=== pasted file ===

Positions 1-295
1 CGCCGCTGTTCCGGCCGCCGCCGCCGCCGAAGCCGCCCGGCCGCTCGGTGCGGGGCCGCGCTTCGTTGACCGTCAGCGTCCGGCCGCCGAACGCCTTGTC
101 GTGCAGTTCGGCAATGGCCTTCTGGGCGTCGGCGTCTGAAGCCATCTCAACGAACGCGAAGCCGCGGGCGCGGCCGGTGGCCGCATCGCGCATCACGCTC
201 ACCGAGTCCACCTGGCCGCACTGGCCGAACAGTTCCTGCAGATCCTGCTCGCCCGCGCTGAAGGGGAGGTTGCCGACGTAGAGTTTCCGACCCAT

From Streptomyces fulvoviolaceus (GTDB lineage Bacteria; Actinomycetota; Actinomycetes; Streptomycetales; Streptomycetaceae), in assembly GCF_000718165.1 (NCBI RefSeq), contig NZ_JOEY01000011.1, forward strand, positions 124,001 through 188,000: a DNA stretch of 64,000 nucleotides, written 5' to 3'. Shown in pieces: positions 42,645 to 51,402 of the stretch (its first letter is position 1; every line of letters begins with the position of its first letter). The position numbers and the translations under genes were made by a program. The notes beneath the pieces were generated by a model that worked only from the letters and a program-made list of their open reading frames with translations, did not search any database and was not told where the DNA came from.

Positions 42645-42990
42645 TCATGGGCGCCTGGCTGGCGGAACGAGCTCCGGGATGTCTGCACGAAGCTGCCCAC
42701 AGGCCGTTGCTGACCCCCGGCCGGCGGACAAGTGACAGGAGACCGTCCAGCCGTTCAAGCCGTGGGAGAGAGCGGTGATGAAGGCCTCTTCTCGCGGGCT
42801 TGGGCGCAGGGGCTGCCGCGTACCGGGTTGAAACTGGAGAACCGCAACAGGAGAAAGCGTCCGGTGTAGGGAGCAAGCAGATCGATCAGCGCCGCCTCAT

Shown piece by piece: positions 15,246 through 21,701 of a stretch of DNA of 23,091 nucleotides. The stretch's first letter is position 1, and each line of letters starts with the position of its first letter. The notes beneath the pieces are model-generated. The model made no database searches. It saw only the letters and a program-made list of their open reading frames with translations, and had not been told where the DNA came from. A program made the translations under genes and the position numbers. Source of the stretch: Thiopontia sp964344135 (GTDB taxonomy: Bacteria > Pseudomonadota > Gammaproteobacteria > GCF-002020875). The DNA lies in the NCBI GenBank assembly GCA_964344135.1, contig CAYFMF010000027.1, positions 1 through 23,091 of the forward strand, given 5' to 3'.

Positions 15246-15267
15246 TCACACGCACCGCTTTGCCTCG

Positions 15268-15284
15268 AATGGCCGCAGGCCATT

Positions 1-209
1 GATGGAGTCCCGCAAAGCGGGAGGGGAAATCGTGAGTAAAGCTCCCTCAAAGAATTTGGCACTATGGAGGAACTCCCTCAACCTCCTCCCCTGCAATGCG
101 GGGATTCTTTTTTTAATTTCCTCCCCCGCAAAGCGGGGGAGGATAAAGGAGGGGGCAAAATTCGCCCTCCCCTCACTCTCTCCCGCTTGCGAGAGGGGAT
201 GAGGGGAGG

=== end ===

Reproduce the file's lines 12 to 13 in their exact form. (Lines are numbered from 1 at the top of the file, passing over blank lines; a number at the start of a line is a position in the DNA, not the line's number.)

15246 TCACACGCACCGCTTTGCCTCG

Positions 15268-15284